Here, one interesting aspect of the faunal exploitation is the small amount of surface modification consistent with bone-smashing. The authors suggest that the site had little marrow extraction than expected based on experimental replication of butchery. There is very little evidence for carnivore activity at the site, and both bones and faunal remains are clustered within a small vertical horizon of around 6 inches in thickness. The presence of small flakes and bone fragments helps to substantiate that the site did not accumulate under the influence of high-velocity water flow, and that it represents a primary activity locus for the hominins who left the tools there.
The faunal assemblage is interesting for the relatively high proportion of aquatic animals preserved, including both turtle and crocodile bone specimens with cut marks, and some fish bones. This is the part of the paper emphasized in the press that described the site, and the paper gives a good summary of the aquatic proportion of the fauna, including the evidence that the animals were actually butchered by the hominins.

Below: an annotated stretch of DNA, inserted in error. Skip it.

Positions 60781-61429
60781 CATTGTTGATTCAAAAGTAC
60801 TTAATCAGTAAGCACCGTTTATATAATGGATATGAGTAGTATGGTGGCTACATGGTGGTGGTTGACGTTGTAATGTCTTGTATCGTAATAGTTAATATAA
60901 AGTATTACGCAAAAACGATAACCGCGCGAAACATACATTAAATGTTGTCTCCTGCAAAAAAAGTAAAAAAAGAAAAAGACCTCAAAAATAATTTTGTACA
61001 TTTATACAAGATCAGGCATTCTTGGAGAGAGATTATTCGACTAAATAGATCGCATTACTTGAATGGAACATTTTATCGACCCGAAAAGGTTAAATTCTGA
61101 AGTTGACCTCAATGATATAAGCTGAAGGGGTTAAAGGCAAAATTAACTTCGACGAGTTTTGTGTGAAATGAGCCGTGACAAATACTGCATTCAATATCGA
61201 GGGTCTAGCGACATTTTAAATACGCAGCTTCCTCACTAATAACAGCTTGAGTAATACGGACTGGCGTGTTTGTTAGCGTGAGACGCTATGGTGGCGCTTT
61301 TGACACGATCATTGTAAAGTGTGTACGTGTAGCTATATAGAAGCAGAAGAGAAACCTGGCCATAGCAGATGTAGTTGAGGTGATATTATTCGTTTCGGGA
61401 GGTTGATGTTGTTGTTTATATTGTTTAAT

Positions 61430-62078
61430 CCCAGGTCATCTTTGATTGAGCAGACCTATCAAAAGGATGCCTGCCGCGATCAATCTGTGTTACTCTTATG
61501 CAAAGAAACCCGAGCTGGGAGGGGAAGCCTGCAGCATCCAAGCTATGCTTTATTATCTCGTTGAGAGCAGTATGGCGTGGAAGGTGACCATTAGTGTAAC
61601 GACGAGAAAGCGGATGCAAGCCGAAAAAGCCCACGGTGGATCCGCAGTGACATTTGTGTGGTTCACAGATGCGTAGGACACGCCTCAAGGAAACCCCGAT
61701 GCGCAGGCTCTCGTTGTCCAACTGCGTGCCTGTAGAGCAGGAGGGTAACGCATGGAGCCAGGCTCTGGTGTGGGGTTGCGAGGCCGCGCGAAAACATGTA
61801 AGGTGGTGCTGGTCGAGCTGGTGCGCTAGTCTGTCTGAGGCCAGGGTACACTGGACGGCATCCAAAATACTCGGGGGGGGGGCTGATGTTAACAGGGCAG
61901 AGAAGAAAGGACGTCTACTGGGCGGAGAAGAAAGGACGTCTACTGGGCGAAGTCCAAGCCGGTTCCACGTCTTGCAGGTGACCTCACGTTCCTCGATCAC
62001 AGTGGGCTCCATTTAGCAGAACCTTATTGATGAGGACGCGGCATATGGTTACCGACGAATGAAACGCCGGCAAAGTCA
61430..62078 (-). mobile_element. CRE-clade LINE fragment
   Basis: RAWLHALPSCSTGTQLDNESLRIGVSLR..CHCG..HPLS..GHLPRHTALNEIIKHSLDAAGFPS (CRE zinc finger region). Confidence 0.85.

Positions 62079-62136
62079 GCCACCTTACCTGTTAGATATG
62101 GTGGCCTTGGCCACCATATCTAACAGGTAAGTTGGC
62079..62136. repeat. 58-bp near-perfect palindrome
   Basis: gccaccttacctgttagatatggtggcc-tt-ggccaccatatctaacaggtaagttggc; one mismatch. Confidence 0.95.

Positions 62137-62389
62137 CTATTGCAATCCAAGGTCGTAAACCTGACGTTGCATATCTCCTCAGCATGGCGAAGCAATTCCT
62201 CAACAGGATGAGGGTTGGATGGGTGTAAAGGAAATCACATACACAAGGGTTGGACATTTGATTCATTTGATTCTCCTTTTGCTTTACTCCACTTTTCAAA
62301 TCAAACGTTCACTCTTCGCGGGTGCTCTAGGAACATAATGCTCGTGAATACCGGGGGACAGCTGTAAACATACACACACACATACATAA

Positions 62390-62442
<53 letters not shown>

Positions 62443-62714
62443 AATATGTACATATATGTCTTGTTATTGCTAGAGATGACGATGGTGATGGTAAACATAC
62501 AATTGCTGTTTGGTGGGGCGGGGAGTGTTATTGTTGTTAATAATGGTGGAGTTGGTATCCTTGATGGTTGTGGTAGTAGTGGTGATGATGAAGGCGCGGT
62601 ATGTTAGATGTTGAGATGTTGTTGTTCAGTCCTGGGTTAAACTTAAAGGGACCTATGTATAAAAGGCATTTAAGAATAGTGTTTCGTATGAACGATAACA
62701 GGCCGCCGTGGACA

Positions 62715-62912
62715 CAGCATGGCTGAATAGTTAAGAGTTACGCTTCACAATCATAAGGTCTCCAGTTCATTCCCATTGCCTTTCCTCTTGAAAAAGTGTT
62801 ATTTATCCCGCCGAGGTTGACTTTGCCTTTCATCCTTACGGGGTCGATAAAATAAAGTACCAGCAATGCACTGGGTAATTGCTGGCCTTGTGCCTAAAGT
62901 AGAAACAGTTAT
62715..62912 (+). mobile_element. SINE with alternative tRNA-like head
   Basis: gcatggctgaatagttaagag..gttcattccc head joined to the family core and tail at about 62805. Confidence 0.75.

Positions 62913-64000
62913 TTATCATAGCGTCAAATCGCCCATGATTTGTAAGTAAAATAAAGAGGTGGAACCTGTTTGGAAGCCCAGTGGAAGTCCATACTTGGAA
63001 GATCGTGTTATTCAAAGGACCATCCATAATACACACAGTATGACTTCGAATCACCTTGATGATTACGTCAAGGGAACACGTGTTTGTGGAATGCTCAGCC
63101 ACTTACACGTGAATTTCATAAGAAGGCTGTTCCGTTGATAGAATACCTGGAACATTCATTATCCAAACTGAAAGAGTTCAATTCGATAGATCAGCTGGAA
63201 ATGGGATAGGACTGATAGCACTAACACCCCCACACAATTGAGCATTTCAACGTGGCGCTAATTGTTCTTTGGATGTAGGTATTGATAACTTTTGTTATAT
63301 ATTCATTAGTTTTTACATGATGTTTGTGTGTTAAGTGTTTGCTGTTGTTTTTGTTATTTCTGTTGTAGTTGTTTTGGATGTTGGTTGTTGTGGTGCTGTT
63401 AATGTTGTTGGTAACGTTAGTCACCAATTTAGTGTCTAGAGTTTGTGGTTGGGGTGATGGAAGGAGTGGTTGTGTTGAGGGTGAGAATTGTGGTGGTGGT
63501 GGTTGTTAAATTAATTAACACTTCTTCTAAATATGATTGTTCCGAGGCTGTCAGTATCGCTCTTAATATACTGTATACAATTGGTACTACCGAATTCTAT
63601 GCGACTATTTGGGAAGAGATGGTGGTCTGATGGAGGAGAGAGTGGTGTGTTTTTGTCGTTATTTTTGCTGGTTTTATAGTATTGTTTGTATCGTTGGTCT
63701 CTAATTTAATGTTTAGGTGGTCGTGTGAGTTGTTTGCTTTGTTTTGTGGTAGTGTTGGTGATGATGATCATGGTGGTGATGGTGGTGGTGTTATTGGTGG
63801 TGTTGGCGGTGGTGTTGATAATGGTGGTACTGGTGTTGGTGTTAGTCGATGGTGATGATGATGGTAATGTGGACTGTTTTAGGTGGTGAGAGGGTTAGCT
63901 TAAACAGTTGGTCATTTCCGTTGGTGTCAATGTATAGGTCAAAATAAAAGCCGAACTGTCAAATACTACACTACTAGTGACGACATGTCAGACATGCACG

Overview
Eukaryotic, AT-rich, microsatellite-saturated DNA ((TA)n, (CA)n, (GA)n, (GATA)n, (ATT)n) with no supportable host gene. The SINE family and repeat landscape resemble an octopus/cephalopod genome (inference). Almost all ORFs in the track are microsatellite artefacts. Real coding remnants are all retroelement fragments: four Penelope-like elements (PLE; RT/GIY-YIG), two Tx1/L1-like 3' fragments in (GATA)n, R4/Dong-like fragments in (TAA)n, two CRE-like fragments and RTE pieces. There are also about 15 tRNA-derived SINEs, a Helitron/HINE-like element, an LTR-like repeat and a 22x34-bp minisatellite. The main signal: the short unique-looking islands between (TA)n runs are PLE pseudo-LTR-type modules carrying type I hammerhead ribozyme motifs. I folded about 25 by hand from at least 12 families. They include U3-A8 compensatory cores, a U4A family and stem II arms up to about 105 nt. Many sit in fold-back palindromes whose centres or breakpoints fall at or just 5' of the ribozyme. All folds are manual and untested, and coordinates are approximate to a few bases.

The skeletal representation of fish bones [over-abundance of cranial fragments: 64% of fish NISP (28)] and turtle/tortoise bones [over-abundance of carapace and plastron fragments: 90% of turtle/tortoise NISP (29)] corresponds to ethnographic and archaeological distributions associated with hominin foraging. The number and taxonomic diversity of hominin-modified bones imply that hominins used the FwJj20 locality for the acquisition of meat from several different carcasses of terrestrial and aquatic animals as well as marrow from mammalian bones. This provides strong evidence of a diverse animal component in the diets of hominins before the appearance of H. ergaster/erectus (Braun et al. 2010:10004).